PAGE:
I want to consider $L \subset A^* \times B^*$ as a "language". Is there standard terminology for this?

I wrote "double language" first (but that doesn't sound right to me), then "square language" (but languages can be squared in various ways), then "pair language" (maybe ok?), or just "language". The issue with just "language" is that it doesn't convey that there's a sort of "type hierarchy" of languages, which would be useful for me (just informally that is, don't read too much into the word "type", I barely know what it means). Eventually I figured maybe someone has already called this something and I should use the same.

My paper is in symbolic dynamics (or something like that), where I think no term is fixed for this. I am sure I have seen such "languages" in the theory of formal languages, in automata theory, and in combinatorics on words, but I can't really put my finger on any specific reference where they play a prominent role.

You can also just give your expert (or other) suggestion.

  • $\begingroup$ If I understand your question properly, the word you are looking for is "transducer". See here:en.wikipedia.org/wiki/Finite-state_transducer $\endgroup$ – Faustus Mar 29 at 9:28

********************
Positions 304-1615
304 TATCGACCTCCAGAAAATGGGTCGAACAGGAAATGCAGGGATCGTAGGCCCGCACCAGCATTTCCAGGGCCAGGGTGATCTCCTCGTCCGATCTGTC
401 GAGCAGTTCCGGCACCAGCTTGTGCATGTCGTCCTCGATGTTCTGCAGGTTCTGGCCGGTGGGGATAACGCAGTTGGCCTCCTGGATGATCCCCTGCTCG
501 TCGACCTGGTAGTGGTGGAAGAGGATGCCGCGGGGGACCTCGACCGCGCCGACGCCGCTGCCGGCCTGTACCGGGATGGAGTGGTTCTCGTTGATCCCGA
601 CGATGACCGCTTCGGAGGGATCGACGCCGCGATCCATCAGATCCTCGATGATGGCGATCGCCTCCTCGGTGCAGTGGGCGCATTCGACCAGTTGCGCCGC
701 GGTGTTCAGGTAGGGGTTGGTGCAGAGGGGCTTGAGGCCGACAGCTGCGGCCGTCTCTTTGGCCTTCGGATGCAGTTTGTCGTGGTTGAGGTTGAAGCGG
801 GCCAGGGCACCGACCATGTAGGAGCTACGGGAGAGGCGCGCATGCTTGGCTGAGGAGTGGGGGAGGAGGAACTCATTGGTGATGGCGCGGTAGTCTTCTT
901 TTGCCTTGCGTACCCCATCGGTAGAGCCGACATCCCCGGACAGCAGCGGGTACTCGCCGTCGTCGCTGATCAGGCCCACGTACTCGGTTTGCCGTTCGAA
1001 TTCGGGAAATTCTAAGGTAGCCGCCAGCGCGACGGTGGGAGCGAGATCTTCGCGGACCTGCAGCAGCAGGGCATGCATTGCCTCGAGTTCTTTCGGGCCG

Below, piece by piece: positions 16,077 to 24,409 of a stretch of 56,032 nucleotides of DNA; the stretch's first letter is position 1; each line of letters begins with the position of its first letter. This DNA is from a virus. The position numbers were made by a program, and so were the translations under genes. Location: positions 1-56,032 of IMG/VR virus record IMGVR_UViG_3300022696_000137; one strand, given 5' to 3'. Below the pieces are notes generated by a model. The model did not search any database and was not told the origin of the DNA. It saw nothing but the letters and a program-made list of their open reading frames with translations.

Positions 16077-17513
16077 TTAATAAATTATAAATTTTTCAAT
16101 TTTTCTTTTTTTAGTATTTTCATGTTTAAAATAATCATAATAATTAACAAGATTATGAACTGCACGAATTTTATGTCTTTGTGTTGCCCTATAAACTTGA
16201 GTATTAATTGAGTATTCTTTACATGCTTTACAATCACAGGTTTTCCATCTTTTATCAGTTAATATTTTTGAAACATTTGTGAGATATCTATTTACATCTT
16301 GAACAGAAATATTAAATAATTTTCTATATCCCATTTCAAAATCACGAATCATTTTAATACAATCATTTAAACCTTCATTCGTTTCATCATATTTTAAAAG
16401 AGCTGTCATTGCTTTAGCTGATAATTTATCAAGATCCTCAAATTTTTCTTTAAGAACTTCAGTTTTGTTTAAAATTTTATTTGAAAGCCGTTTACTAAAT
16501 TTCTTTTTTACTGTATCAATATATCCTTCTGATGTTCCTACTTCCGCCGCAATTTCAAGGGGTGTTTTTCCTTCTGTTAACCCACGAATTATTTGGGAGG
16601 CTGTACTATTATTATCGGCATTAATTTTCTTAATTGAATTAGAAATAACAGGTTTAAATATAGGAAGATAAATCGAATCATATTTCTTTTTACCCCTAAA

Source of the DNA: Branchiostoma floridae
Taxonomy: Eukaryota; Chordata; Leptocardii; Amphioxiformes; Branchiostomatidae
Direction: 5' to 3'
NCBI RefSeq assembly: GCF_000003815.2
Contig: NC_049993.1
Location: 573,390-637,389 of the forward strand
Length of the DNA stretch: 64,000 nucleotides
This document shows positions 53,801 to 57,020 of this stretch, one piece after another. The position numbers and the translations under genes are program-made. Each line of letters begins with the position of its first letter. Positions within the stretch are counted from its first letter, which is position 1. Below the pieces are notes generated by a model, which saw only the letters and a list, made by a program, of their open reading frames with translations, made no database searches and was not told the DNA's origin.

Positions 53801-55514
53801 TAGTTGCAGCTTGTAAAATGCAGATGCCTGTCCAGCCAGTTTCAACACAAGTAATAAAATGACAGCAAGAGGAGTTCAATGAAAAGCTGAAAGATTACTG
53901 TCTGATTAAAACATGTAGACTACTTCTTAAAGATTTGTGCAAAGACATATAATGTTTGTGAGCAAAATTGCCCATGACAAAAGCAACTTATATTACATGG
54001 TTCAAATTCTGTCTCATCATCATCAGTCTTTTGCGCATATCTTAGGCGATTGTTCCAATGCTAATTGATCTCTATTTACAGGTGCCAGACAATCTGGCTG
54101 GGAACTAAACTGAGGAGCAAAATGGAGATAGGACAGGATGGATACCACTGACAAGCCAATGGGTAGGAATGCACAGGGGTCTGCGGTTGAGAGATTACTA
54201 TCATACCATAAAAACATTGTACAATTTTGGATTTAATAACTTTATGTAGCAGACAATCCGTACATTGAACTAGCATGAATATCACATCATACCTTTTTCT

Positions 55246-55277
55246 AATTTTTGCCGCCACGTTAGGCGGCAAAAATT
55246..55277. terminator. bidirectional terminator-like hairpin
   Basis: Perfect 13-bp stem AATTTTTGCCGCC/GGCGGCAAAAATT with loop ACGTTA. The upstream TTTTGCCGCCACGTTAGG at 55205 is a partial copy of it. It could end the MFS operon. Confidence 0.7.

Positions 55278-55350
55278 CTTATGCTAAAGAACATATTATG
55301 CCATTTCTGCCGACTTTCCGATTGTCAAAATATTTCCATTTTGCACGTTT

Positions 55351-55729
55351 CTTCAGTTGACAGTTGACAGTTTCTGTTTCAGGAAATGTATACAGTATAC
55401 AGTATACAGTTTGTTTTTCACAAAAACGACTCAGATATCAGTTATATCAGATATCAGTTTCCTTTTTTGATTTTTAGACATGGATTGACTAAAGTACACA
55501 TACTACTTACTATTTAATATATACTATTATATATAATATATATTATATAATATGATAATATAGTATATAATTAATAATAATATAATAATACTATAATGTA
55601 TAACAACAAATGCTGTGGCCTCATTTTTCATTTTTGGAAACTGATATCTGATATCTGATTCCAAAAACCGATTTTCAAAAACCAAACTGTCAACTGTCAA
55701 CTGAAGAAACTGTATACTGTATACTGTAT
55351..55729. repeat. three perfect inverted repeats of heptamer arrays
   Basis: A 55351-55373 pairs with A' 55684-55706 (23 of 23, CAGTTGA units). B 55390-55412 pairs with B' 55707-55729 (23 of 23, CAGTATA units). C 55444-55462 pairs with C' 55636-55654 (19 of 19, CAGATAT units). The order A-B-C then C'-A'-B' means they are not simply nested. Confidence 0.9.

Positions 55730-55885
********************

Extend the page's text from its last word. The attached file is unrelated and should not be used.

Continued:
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    $\begingroup$ That's an interesting point, indeed a transducer gives rise to such an object. However, it does not seem correct in my situation, $(u,v) \in L$ does not mean that $v$ is produced in any way from $u$, even intuitively (actually these words end up representing coordinates in a Cantor set). But your point suggests that something like "relation language" would be yet another possibility. $\endgroup$ – Ville Salo Mar 29 at 9:33
  • $\begingroup$ I was gonna suggest relation or relation language, but you already got there, so I'm just recording this here as a vote for that terminology. $\endgroup$ – Joshua Grochow Mar 29 at 18:19

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